NYPR Archives & Preservation
March 31, 2017 - Volume 16  Issue 13
Edition # 755


1940: Juan Trippe, the president of Pan-American World Airways, emcees the ceremony for Pan Am's inaugural flight out of La Guardia Airport to Lisbon, Portugal.  Mayor La Guardia and other officials also speak.

1951: Arthur Wallander interviews police commissioner Thomas F. Murphy about the police emergency division and the role of the police department in civil defense.

1968: Edward Tatnall Canby talks about private press recordings. Included in the discussion is Tony Schwartz's Christmas card, featuring interviews with children about God, and music from the Zamir Chorale sung entirely in Hebrew.

1970: Tony Schwartz presents a Mr. Olsen, who has regained his hearing after an operation. Mr. Olsen is especially excited about hearing the sounds of rustling sheets, walking on a carpet, the wind, a dripping faucet, and the crinkling of a page in a book.
Berton, An Early Free-Former
Radio historians tend to look first to FM in the 1960s when talking about the origins of free-form radio: the live unscripted, unstructured, if not sometimes anarchic hosting that came into vogue at that time of political and social upheaval. But actually, it may have had its start much earlier as a reflection of improvisation that defines so much of jazz. 

At a time when nearly all radio, including most interviews, was carefully scripted WNYC's Ralph Berton stuck out like a sore, but very curious, thumb on WNYC. The following excerpts from Variety's radio reviewer on October 2, 1940 suggest that the eccentric host's defiance of convention and ad-libbing (which the reviewer was clearly not attuned to) was actually a display of engaging improv by Berton.

"Series [The Metropolitan Revue} is obviously and frankly for the birds whom a hot lick drives into a frenzy. There's no attempt at formality and general interest. Without any pretense of having prepared a script such niceties as putting his between-records spiel into concise language Burton [sic] rambles through his introductions of records, background dope, comment and replies to letters, groping for words, interrupting himself and stumbling over his own speech. At least it provides spontaneity.

"At times his candor is hilarious. Opening last Wednesday's show, he commented on the fact that he was again playing his usual theme tune, explaining that he'd had to use another signature on the previous few shows because he had sat on the theme record.* 'I promise to be more careful in the future,' he added. He replied to two letters on the show...That particular program was devoted to the records of Muggsy Spanier's band. Burton [sic] got so enthusiastic over a couple of potent choruses that he replayed those portions of the records. Doubtless every hepcat at the other end of the kilocycles was just a couple of wriggles from a straightjacket."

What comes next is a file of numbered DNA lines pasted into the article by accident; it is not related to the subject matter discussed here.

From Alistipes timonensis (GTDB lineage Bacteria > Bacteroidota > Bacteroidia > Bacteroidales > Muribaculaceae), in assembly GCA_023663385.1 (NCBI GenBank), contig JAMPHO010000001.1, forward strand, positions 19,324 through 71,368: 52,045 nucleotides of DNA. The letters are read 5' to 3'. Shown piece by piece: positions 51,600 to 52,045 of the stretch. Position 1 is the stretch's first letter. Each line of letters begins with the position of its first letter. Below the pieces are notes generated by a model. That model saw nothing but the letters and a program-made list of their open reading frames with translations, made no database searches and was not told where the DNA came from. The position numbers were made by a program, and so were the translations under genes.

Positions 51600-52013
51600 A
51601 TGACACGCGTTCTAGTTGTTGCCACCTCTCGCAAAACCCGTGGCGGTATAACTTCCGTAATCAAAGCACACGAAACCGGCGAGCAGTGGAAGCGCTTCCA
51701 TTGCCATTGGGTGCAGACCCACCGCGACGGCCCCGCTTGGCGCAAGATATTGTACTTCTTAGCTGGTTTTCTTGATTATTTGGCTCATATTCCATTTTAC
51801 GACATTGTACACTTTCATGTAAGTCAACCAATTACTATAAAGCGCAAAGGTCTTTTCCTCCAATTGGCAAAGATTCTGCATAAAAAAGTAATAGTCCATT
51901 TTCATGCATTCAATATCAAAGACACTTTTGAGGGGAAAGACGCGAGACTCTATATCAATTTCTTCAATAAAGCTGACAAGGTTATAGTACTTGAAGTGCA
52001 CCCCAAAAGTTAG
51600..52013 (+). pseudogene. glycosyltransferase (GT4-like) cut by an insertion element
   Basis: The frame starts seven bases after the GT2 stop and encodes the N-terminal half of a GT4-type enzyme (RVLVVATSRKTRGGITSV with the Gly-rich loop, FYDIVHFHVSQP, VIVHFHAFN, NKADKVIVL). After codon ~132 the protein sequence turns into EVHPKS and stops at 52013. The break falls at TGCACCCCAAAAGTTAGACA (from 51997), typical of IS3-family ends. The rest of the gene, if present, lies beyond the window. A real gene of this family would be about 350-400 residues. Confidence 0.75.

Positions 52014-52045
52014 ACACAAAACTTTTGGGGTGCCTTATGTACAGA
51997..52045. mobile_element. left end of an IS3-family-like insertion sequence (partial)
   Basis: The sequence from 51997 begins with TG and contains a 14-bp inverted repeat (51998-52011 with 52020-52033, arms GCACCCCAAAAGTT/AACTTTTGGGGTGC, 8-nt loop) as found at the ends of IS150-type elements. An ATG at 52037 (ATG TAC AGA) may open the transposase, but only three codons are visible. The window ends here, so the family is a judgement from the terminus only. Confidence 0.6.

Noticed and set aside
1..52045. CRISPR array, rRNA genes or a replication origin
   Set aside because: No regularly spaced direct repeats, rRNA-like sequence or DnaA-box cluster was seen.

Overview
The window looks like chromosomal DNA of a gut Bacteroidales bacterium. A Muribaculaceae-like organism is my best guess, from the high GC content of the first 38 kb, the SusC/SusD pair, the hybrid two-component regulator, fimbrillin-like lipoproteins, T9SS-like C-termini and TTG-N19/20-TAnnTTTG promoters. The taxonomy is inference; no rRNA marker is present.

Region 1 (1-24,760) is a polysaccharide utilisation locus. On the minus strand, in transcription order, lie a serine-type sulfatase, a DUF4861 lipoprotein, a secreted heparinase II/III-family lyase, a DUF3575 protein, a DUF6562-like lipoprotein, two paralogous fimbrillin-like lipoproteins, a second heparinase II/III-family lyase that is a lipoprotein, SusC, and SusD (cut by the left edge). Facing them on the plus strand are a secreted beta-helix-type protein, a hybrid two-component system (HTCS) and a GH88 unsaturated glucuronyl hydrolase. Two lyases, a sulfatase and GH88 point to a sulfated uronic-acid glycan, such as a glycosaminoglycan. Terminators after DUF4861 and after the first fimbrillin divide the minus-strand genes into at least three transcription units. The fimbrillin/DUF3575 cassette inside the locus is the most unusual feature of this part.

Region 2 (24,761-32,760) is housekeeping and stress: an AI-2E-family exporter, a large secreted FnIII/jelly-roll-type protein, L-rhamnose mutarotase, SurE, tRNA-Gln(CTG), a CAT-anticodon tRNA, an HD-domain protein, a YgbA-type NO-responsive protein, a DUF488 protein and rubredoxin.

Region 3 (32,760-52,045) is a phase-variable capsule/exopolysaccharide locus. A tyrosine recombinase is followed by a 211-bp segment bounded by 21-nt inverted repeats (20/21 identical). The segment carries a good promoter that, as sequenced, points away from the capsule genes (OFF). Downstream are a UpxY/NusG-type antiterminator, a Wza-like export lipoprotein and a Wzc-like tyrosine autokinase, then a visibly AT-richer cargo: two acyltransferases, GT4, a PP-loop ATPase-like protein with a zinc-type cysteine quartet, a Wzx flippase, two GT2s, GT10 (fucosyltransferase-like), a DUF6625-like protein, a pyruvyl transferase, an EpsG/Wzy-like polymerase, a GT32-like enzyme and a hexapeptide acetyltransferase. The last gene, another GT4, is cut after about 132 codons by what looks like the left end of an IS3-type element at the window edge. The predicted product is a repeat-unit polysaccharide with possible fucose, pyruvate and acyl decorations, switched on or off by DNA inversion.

*In 1940 nearly all commercial records were pressed on shellac and would break or shatter easily if dropped or sat upon.
WNYC first day of broadcast, July 8, 1924 (Municipal Archives Collection)

"If you're looking for something different, it's high time you discovered CONNECTIONS, the only show of its kind in commercial classical radio. CONNECTIONS, every Saturday night from 10 pm to midnight on WQXR, looks at the worlds of classical, jazz and new age music. In fact, CONNECTIONS is the first show on any commercial station in New York to delve deeply into the New Age phenomenon, featuring New Age music in all its manifestations and, more importantly, relating these new sounds to other forms of music.

"CONNECTIONS intertwines three vibrant and varied musical styles, commenting on similarities and differences, drawing comparisons… CONNECTIONS creator, producer and host is Loren Toolajian, WQXR's Operations Director…"
Source: Excerpts from a WQXR press release of July 23, 1987.

The New York Public Radio Archives Celebrates Women's History Month. We've pulled together some of the department's leading preservation work, series and sonic artifacts concerning women's history.
WNYC celebrated its 92nd anniversary this past July. Just think, 7 short years to the big centennial. In this space we'll be linking to various historical WNYC champions, broadcasts and milestones celebrating nearly a century on the air in the public interest. This week: THE MEN OF HI-FI

This week's post on the NEH-funded Annotations blog series is: Averell Harriman Reflects on Russia.

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